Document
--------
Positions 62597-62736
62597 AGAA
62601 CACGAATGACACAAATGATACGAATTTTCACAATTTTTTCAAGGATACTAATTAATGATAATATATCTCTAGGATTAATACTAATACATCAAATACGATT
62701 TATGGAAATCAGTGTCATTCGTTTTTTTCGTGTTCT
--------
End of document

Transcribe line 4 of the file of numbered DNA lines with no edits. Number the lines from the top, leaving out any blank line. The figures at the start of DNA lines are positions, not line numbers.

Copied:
62701 TATGGAAATCAGTGTCATTCGTTTTTTTCGTGTTCT